Hello! Who are you and what business did you start?
My name is Max. I am the CEO of HYLS, a donation-based online course platform. We use the “pay what you want to model,” which means that you can pay any amount for HYLS online courses on topics on Productivity, Healthy lifestyle, Yoga, Meditation, Digital Detox, Minimalism, and more are coming soon.
Our customers are mainly representatives of the working population, but all ages are welcome to participate. Our average revenue is $40k per month. All in all, we attracted $1M+ of donations from 90K students.
What's your backstory and how did you come up with the idea?
As a teenager, I dreamed of an online store where customers could set their prices. This idea lingered in my head for some time until 2018, when I found how to make it happen.
Make yourself realize with every inch of your body that to make mistakes, to fall, to have weaknesses is okay.
I had a company called POGUMAX (projection technologies) that had been giving me a steady income since 2014, so I had about $50k to bootstrap a new business. While working at POGUMAX and coming into the office every day, I thought I wanted to do something that made a difference in people's lives - by this time I was into meditation, yoga, and a healthy lifestyle.
At the end of 2017, I saw the announcement of yoga training in the Philippines. The training was led by a person with a familiar name - Dada Dharmavedananda, author of the book Travels with the Mystic Master, which I had read a year before. I was not interested in the program itself, as much as its instructor.
Therefore in 2018, my wife Anastasia and I visited Ananda Marga Yoga Wellness Center in the Philippines. The inspiration from communicating with the person from the book was beyond words. Full of excitement, I started writing posts about what was happening, which got 200-300 likes and dozens of reposts. I did not expect such a reaction and realized that my friends were also interested in what we learned about yoga in the Philippines.
So far, I have accumulated 3000+ hours of yoga and meditation. My posts received a lot of engagement, and some asked to make an online course out of it. I wanted as many people as possible to participate in an upcoming course, so I decided to use a donation-based model.
Was it the right decision to develop our platform or should we use other platforms? Now, we have the opportunity to become a marketplace for online courses on the donation model - if it works, it was not in vain.
Take us through the process of designing your first project.
When I described the idea of HYLS in 2018 in my social networks, I received an answer from a developer, who first volunteered for HYLS. In just a month, Alexander put together the first version of a personal diary. We agreed that if we could not make MVP by April 25, participants would use Google sheets. We made it!
However, we went negative $15K, so I had to pay it from my pocket.
Then, as a developer Alexander was tweaking the personal diary, we added new requirements and more complicated functionality. There were enough bugs, of course. No bugs, no life!
As the number of participants grew, it became more of a challenge. We released Android / iOS apps on webview - developers on outsourcing helped us build them, but they were far from perfect. Apps were available to registered members, but not designed to attract traffic from the stores.
At the end of 2020, we parted ways with Alexander. Instead, our new CTO, Alexey joined the team and started reworking the backend and then the frontend - now we're in the testing and transition phase. The stability of the system has increased. We plan to develop mobile apps in Flutter or React Native. We will look for more developers to accomplish that.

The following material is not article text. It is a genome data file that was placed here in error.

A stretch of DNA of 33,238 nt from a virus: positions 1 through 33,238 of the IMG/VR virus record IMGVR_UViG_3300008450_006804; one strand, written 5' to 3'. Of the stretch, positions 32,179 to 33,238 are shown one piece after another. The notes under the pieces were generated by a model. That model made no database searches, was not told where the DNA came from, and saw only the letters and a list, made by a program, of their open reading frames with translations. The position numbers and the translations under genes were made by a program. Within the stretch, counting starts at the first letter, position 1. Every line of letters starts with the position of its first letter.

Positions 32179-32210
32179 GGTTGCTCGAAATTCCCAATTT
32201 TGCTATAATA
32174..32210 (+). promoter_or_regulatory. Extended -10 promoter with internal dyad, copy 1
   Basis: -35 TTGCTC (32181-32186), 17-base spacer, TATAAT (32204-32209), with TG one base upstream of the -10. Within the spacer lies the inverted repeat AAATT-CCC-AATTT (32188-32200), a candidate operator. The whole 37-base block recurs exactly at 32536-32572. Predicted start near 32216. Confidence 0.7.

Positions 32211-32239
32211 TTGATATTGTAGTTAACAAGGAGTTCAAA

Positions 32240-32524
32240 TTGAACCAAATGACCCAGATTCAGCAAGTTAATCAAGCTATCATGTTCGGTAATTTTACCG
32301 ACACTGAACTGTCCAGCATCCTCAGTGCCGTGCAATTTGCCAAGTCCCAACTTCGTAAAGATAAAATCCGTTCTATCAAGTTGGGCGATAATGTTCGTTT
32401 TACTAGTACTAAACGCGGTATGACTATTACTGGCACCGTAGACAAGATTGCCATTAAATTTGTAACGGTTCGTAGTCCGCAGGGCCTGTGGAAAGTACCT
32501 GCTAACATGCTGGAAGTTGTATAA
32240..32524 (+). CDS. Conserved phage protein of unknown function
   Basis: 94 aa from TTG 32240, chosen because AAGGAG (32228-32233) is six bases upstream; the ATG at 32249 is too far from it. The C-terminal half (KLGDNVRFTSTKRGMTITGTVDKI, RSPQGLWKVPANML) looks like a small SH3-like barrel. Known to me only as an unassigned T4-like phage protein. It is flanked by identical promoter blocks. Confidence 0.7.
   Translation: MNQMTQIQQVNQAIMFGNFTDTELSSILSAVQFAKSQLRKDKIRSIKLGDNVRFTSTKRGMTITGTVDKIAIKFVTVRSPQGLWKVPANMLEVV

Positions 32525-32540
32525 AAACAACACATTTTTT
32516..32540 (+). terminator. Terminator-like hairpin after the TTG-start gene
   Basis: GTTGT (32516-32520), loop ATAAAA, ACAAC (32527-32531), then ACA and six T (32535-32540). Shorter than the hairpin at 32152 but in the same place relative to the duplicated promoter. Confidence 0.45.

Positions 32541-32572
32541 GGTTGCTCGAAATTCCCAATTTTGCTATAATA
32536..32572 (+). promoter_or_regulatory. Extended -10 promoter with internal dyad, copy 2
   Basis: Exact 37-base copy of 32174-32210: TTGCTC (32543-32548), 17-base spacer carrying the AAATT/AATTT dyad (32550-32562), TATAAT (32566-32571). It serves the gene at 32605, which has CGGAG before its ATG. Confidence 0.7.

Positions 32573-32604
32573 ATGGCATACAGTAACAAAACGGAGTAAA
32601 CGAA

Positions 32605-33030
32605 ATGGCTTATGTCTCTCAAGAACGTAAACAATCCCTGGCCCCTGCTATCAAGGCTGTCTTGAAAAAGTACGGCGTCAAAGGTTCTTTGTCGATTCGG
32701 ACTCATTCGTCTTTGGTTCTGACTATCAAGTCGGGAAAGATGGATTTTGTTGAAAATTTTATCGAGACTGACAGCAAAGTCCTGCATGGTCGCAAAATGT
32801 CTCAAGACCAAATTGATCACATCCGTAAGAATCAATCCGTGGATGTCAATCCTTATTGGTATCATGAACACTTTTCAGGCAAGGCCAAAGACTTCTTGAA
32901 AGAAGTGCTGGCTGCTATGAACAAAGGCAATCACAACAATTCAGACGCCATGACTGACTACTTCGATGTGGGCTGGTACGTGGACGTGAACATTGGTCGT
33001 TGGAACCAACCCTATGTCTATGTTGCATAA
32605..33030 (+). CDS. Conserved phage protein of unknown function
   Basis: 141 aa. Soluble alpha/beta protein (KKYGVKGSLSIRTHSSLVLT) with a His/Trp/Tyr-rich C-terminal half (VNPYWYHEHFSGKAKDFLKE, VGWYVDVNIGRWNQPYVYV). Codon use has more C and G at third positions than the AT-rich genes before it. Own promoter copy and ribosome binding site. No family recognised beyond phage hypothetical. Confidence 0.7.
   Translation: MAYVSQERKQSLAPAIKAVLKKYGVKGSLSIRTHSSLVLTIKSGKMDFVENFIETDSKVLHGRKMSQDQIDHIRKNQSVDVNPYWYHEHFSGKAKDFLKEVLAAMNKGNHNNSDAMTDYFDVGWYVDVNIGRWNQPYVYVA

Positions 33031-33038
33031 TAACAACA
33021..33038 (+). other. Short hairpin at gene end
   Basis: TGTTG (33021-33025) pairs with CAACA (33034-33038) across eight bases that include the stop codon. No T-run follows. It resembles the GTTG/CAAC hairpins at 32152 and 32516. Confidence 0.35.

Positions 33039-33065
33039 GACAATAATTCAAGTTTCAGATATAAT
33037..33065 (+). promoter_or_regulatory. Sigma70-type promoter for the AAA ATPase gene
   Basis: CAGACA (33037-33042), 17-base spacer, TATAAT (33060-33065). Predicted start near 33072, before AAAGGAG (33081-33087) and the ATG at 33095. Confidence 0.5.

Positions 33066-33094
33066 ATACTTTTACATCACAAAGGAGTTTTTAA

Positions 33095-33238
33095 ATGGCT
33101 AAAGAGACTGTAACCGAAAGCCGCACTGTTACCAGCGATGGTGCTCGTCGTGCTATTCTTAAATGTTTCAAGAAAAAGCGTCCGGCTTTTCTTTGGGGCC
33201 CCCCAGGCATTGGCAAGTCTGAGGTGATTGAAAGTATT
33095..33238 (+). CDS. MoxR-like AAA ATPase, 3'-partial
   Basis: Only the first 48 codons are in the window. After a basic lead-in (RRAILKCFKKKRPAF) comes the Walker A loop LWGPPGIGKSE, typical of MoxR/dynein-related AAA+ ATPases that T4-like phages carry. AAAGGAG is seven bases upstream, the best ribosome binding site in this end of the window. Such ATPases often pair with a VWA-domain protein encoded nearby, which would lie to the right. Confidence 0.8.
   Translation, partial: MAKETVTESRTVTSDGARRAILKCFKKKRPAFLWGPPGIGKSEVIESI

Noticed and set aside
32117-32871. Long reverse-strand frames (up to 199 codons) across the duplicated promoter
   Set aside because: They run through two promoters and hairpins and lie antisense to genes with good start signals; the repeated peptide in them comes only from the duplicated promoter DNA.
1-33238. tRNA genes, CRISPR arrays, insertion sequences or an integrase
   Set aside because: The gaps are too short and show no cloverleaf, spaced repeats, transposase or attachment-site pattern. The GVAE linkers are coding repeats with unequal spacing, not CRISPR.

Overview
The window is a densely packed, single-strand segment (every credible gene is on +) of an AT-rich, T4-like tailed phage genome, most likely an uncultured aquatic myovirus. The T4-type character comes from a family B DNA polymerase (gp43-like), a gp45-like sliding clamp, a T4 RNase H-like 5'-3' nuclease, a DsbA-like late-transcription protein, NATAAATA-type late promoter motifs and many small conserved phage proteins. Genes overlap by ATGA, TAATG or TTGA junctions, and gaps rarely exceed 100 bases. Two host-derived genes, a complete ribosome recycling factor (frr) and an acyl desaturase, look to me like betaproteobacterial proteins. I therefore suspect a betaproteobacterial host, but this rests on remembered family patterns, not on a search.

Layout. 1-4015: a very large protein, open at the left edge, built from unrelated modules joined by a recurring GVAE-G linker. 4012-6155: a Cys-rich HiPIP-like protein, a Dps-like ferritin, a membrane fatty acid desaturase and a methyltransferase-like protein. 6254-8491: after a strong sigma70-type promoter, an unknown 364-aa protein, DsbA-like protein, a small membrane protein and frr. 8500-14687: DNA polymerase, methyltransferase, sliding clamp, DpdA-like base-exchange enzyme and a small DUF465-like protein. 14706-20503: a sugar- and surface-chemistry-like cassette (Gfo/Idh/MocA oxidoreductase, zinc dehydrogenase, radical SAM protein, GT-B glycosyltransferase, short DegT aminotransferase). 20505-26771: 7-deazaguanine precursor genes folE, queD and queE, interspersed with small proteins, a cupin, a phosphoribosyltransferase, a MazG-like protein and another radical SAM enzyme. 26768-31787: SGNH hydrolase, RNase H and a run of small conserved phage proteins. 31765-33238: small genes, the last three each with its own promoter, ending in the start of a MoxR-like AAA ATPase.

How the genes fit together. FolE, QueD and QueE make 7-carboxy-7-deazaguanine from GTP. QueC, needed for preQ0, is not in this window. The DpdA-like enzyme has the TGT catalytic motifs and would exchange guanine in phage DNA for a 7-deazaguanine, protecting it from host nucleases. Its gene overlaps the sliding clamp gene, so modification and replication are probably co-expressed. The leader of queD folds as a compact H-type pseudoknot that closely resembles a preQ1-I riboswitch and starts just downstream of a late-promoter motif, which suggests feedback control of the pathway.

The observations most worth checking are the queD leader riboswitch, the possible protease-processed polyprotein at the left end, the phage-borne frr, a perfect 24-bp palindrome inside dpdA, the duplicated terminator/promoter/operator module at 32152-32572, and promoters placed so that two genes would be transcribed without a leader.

Describe the process of launching the business.
I made an announcement on my social networks and announced the search for employees to launch the startup - the team was formed of like-minded people, some of whom worked on a volunteer basis. One of our initial volunteers - Nikita now works as CPO of HYLS.
Initially, I made a landing page where I simply collected applications for participation and asked how much people would be willing to pay in the donation format. About 50% of applicants started to take part, and the average donation check was 2 times lower than the promises. The first stream on April 25, 2018, was attended by 100 people, most of whom were friends and acquaintances.
I announced the start date in advance so as not to delay the launch. We indeed worked as a startup with tight deadlines - often tasks and texts were created one day before the group received them. The materials were articles for 5-10 minutes of reading, some of which were accompanied by a video. We received great reviews from the first stream, and this motivated us to move on.
Some of the initial investments to get started:
Legal advice: $50
Buying a video camera and lighting to record video: $500
Advertising in social networking communities: $200
Domain, hosting, and landing page development: $300
You need to embrace fearlessness. It is better to fail fast and keep going.
In the first month, the startup earned $678 after deducting expenses. In the second month, revenue increased, but the costs, which also increased due to the growing team, could not be paid off. The warm audience of friends and acquaintances, interested in meditation and yoga, burned out quickly. So we started trying advertising to attract more people to the project.
Since launch, what has worked to attract and retain customers?
As soon as the audience got wider in 2018, the advertising ceased to pay off. No matter what it took, we wanted to keep the “pay what you want” model, so that everyone could participate, but the average check was low. Every month we went negative by $1300-2600 dollars, which I invested from my funds.